Thursday, September 11, 2008


Day fifty-two: Yatsuhashi / 八橋 

I'm not sure whether it would be better to have a dollar for every temple in Kyoto, or a dollar for every shop selling yatsuhashi, Kyoto's most famous sugary souvenir (miyagegashi). While the city's confectioners are perhaps better known for their ephemerally lovely tea ceremony sweets, these don't travel so well. So while yatsuhashi may not look like a haiku made edible, they have the advantage of being vacuum packed and virtually indestructible.

Yatsuhashi dough is made from rice flour, sugar and cinnamon. To make the baked version shown above, rectangles of the translucent dough are slow-cooked on a flat griddle; as they cook they are turned from one side to the other and pressed flat with a wooden block. When the yatsuhashi are done, the baker deftly positions each hot cookie over a trough-shaped mold and forces it down with a dowel, leaving it to cool like a little curved roof tile. The cookies can then be glazed with icing sugar and various flavorings (the ones above are matcha flavored).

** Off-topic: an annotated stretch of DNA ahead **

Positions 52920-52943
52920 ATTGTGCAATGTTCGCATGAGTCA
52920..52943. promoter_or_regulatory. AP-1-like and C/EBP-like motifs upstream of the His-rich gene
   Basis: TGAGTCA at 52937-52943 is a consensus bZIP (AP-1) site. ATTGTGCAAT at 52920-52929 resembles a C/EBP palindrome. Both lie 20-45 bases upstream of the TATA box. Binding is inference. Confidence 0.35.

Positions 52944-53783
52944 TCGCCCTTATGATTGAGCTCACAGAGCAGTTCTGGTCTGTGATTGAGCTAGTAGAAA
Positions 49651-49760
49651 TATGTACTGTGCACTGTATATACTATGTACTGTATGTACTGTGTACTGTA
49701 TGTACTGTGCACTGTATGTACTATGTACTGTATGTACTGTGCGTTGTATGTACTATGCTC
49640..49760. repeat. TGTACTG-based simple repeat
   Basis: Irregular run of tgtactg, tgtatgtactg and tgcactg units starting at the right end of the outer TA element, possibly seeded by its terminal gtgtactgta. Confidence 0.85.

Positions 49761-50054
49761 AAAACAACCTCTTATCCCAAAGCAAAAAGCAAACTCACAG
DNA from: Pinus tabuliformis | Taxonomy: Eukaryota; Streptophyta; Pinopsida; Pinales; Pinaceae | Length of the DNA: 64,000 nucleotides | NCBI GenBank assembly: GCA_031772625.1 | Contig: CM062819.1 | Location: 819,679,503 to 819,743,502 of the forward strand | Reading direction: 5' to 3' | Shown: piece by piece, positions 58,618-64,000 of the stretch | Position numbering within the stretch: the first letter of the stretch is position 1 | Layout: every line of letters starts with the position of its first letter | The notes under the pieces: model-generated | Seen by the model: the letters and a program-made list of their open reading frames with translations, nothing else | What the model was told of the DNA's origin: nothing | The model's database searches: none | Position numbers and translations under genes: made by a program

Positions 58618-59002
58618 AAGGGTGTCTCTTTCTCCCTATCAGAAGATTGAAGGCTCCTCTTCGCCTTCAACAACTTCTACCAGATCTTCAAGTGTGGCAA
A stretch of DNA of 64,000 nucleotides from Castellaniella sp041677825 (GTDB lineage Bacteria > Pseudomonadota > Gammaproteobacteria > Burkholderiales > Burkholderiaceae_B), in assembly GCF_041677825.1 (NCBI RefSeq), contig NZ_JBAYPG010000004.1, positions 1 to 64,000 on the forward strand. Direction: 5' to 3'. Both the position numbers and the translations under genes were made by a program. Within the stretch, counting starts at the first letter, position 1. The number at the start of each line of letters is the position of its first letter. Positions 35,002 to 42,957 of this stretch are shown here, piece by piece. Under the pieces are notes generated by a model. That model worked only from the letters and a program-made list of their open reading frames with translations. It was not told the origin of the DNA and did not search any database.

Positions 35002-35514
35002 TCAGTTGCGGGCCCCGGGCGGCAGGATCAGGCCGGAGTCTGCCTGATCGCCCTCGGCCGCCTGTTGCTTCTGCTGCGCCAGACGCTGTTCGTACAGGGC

Until the middle of the last century, baked yatsuhashi were the only yatsuhashi; with improvements in packaging and refrigeration technology, it became possible to sell "raw" yatsuhashi. Like big ravioli, namayatushashi (below) are squares of soft, chewy dough folded over an ever-changing assortment of fashionable fillings (tofu, black soy beans, anko, black sugar paste, plum, etc.). I'm not ashamed to admit that my favorite is chocolate fondant; this box (¥1060) came from a stall at the train station and didn't make it as far as the next city. Today you can also buy boxes of raw yatsuhashi "skins", to eat by themselves or with some filling so perversely eccentric that it hasn't yet occurred to the yatsuhashi industry.


Anonymous said...

A friend brought some of this yatsuhashi for me from Kyoto, and I am addicted enough to want to find out if anyone in the US sells it, so that I may order some online (if possible). If you know, post it here!

Julia said...

i wish i knew of a US source! i've trawled through a lot of japanese import stores but no yatsuhashi sightings so far. believe me, i feel your pain!